What follows is a re-posting of my initial (July 2009) entry to this blog. In it I suggest that perhaps scientists who fail to "see" cancer's role in Bilaterian evolution are emulating a woman who didn't approve of my airplane reading.
This happened in the late 1970s or maybe in the early 1980s. I was returning to New York from a European business trip on a wide-body jet. As was my habit, I had a book with me and once we were airborne, I started to read it, a Penguin trade paperback entitled Evolution, its author, John Maynard Smith.
In due course a meal was served and I placed the book in the pocket in front of me.
“I see you’re reading that book on evolution.”
It was the woman to my left. A fellow American, a dignified lady of a certain age who had the appearance and manner of someone who had the time (widow?) and money (life insurance proceeds?) to travel the world at her leisure and who spent her time and her money doing exactly that.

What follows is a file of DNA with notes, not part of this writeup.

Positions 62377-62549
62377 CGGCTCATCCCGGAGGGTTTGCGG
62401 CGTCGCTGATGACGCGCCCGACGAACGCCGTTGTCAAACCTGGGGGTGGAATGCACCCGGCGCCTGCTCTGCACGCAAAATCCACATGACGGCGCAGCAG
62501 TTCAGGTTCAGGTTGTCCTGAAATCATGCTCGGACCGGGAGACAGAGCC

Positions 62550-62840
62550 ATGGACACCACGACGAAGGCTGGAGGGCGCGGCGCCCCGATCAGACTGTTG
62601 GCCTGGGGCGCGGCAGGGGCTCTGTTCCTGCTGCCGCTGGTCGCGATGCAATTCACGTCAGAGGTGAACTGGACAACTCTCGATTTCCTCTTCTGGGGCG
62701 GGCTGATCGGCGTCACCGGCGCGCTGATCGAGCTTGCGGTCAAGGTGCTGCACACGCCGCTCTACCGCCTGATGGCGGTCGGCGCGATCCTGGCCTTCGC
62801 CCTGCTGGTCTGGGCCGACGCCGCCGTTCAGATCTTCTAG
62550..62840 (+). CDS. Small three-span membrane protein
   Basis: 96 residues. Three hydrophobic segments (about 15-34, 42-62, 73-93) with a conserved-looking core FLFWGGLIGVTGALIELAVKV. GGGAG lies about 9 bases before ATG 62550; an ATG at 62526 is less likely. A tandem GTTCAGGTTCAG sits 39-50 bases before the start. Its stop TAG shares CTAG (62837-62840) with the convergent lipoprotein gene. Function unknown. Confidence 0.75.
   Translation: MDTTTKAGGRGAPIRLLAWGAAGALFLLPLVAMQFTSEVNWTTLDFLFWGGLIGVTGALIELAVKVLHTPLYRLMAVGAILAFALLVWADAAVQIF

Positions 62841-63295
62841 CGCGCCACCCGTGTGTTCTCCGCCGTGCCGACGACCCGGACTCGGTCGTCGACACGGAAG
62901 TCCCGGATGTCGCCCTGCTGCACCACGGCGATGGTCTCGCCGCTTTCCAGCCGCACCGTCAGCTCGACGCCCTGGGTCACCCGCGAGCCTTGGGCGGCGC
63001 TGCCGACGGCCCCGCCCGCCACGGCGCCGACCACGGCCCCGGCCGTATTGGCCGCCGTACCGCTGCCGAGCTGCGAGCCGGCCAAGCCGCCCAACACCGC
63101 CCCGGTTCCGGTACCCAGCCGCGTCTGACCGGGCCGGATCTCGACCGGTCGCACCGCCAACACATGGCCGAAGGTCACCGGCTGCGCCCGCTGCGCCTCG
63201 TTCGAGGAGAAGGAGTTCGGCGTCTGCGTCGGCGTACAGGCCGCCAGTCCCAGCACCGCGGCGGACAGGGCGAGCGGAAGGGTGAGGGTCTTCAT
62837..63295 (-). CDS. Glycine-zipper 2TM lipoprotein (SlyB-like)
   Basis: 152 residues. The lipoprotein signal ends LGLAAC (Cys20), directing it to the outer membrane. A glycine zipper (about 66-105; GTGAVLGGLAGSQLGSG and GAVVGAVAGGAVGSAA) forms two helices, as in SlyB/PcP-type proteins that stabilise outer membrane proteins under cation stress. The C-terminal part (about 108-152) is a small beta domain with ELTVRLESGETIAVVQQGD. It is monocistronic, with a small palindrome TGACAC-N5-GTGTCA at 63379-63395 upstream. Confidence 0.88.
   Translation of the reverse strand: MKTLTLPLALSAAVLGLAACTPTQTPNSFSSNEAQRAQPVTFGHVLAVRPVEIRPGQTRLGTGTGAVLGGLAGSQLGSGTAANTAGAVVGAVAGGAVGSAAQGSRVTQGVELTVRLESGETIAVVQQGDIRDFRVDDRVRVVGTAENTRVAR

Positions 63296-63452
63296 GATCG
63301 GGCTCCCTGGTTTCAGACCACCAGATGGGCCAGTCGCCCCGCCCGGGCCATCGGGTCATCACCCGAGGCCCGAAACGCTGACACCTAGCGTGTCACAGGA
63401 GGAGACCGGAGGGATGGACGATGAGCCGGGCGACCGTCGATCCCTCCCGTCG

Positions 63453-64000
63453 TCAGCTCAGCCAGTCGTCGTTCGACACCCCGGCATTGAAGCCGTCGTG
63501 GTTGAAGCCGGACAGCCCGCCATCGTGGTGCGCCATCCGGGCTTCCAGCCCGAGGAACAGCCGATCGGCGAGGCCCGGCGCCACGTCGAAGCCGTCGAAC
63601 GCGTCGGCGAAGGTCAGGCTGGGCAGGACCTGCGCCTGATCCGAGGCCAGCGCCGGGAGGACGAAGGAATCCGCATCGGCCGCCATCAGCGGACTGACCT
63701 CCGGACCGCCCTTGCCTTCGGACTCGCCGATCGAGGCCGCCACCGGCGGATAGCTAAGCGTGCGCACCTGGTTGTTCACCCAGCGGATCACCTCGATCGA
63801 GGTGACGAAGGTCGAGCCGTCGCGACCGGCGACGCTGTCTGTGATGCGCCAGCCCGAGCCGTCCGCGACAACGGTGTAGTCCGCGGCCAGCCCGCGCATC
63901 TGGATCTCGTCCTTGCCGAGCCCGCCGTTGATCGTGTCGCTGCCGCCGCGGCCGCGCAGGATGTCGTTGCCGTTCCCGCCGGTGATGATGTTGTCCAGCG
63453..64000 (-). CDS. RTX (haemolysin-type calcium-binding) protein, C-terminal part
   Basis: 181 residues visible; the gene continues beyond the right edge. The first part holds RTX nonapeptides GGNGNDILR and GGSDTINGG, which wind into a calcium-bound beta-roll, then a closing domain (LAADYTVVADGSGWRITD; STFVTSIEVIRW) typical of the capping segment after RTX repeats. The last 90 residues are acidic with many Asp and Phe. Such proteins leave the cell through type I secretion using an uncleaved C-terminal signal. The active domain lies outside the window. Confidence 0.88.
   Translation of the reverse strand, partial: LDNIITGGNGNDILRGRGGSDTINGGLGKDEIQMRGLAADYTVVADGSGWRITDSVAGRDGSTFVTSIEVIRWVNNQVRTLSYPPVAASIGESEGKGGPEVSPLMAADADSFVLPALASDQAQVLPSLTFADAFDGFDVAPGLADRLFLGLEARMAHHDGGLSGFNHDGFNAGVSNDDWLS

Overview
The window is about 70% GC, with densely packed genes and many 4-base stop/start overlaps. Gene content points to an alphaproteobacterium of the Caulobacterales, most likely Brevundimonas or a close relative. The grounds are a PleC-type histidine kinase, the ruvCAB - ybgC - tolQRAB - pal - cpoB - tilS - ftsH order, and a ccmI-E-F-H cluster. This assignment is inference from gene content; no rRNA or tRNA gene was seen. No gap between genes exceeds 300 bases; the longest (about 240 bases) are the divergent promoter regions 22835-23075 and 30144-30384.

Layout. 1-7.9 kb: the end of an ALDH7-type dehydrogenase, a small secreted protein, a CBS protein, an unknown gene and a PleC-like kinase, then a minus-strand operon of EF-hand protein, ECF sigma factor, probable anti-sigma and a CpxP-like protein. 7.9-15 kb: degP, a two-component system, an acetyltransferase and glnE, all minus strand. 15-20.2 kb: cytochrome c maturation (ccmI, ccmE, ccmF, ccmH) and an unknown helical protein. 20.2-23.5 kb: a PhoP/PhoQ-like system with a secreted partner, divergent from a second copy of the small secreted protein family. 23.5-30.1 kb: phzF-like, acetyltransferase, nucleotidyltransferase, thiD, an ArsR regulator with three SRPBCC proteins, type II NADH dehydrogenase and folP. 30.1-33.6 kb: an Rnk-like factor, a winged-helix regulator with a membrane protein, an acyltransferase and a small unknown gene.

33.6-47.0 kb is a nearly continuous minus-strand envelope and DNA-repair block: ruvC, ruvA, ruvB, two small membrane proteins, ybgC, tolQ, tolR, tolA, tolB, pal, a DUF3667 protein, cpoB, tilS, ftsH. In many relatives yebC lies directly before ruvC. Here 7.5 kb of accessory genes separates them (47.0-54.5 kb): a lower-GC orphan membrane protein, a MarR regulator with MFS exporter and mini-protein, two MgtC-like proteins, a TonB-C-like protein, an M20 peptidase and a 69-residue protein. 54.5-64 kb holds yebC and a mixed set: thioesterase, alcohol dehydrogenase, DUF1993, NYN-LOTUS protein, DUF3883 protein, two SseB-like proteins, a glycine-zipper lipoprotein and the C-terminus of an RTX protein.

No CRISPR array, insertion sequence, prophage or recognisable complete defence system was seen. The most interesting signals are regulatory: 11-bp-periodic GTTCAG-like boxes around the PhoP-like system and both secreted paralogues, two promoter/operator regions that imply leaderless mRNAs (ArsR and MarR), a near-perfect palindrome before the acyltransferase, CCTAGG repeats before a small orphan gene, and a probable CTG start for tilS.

I glanced at her and saw from the unsmiling tightness of her mouth that this was not a pleasant query. Oh oh, I thought. Here it comes.
“So, do you believe in it? In evolution?”
To have given a complete—and completely honest—answer I would have replied, Yes, I’m absolutely convinced that evolution did happen but the accepted theory fails to explain the existence of complex animals. It has a fatal flaw, but—not to worry—I’ve figured out how to fix it. Instead, I took the easy way out and, nodding my head and mumbling, let her know that I found it quite convincing but (the primary function of mumbling?) didn’t care to talk about it.
My fellow passenger then delivered what I am sure she considered the final word on the matter, a triumphant conclusion to our brief conversation.